Pseudo Change Timestamp-Finding recently changed table rows using Flashback Version Query to provide a surrogate last_changed column
My challenge: replicate changes from database A to database B, once per day. The tables involved are pretty big (100M records). I really would not want to process them all into database B. However, the tables do not have a LAST_DATE_MODIFIED column that has a timestamp that is updated with the current timestamp whenever the record is changed (and when it is first created). Fortunately, we can work with a pseudo LAST_MODIFIED timestamp in Oracle Databases, based on a mechanism called Flashback Versions Query. And before you start wondering: is that available in my version or edition of the database or is that something I have to buy as extra option, I can reassure you: every Oracle Database starting with 10g has this feature and it does not cost you anything to use it. In fact, the underlying mechanism is what allows you to run read consistent queries — something that has been available in Oracle from (almost) the very beginning.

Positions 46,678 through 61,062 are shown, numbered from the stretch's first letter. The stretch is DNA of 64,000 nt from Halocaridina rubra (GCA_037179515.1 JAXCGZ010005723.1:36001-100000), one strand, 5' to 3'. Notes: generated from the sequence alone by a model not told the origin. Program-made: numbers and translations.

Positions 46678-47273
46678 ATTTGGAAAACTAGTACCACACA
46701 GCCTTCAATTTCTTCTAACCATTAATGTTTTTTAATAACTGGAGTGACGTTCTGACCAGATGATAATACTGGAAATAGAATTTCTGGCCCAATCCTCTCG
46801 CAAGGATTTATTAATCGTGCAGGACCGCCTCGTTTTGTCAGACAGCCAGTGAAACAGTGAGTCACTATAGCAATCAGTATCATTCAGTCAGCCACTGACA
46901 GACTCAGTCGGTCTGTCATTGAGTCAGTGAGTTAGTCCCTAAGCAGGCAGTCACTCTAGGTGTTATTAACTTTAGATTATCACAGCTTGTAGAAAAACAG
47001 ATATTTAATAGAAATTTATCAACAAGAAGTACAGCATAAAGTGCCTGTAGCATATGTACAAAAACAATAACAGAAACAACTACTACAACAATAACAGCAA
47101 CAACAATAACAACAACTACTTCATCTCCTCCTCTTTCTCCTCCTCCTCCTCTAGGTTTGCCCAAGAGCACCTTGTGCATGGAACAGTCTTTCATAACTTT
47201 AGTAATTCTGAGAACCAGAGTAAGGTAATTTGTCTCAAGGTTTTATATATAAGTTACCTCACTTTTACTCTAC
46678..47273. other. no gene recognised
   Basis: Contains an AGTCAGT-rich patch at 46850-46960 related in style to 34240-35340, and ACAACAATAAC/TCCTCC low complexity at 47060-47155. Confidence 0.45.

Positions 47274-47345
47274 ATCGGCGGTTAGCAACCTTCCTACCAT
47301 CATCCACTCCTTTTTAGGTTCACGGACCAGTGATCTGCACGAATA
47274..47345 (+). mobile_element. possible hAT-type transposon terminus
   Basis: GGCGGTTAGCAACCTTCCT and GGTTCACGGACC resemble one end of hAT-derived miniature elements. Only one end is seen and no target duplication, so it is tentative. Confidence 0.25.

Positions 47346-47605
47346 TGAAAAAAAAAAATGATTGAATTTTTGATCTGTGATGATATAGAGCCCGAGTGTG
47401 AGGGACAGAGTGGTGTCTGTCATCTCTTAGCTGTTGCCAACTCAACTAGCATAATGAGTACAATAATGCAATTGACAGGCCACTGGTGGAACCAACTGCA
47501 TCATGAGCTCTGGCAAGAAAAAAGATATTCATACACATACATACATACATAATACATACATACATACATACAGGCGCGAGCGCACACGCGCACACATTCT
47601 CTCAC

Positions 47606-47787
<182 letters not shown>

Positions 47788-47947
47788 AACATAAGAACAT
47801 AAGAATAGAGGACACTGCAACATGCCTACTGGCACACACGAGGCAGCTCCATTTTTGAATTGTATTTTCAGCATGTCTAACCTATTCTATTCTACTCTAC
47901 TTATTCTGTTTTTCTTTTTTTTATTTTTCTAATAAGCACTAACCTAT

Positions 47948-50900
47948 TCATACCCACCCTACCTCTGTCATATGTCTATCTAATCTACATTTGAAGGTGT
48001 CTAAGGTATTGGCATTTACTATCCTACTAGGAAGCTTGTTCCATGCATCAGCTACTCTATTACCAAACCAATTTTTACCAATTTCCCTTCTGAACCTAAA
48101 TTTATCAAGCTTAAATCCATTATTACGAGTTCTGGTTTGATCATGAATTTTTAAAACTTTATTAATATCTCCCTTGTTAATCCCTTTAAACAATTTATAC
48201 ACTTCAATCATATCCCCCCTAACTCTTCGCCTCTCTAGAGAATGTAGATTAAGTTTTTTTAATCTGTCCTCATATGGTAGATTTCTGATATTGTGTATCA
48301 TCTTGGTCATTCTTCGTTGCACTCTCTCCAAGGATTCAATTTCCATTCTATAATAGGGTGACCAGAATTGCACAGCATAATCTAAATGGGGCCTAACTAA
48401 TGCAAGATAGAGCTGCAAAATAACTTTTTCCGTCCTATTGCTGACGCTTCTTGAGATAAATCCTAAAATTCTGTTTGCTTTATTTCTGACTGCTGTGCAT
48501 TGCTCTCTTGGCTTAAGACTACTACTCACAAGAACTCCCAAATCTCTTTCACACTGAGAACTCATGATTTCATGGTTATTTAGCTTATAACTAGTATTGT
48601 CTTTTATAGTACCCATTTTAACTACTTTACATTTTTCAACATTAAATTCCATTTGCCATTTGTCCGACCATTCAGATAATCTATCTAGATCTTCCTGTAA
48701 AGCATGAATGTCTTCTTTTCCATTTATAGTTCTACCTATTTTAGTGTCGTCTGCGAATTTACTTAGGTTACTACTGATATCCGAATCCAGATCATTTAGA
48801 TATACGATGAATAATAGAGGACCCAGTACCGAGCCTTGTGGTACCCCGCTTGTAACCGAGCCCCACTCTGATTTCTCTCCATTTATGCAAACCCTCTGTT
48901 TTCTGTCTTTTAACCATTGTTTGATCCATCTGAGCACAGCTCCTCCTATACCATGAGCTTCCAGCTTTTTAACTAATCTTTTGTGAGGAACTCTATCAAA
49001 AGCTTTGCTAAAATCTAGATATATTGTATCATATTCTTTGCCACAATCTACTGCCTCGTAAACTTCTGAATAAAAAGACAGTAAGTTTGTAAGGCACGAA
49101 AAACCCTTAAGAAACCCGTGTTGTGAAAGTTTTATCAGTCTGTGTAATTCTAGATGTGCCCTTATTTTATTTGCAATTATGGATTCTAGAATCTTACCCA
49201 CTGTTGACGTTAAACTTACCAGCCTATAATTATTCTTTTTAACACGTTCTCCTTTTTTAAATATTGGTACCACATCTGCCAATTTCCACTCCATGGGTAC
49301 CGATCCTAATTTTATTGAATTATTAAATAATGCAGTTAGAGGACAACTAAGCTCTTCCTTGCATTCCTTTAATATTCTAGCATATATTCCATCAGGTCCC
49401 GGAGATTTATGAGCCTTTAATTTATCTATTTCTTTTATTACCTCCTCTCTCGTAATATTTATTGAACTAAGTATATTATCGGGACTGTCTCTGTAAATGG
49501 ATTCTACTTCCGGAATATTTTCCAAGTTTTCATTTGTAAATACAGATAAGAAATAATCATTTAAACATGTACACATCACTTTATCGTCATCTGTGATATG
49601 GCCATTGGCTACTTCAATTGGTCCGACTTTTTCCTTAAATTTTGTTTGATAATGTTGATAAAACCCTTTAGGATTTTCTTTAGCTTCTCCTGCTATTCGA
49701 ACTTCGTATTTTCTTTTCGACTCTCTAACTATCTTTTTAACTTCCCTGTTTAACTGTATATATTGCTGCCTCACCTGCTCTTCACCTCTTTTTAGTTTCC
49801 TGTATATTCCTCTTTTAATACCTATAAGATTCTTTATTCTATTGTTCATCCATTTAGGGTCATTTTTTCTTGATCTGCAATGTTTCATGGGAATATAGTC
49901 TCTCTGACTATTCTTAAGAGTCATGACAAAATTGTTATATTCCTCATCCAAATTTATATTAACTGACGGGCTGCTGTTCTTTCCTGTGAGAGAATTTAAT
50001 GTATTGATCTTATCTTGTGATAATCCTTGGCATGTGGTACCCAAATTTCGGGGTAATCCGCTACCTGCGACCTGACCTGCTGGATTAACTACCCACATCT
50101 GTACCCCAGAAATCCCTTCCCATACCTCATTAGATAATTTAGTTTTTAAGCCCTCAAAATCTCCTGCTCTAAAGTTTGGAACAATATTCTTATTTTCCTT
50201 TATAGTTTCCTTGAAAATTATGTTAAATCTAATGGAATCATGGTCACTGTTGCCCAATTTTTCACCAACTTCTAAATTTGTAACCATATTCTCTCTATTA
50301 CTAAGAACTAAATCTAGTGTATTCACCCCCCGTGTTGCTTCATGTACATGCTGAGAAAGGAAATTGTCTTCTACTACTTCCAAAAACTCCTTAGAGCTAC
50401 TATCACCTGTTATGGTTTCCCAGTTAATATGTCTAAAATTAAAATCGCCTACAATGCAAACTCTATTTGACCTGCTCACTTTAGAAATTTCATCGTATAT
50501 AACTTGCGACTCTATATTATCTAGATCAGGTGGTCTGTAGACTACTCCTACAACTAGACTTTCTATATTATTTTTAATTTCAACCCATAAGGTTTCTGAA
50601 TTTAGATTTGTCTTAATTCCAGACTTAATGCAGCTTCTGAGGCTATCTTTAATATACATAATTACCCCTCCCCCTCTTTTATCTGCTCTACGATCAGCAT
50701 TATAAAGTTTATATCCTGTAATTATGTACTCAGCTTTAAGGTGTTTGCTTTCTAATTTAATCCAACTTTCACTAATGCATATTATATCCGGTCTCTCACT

In this article I will tell you how you can get a pseudo last_modified timestamp for every record in every table. There are a few caveats to bear in mind:
- the flashback version query uses the UNDO data created by Oracle whenever a transaction is committed; we can only look back in time as far as the available UNDO data allows. This may mean that for rows that have not been updated recently, we do not get a result. Because I am looking for recently changed rows, this is acceptable for me because the UNDO data allows we to look back in time far enough to cover what I call recently
- the value we get for the pseudo last_modified timestamp is accurate only to about 3 seconds; this is good enough for my use case
- the value we get for the pseudo last_modified timestamp for a row is actually the timestamp for the most recent change to any row in the data block that contains the row; this means that the timestamp we get is the upper limit: the record has not been updated more recently than the value we get — but it could have been updated a lot less recently; this means we typically will get more rows reported as recently changed than in fact were recently changed; for my use case, the reduction in the number of records I have to process is still huge, so this overshooting does not worry me much.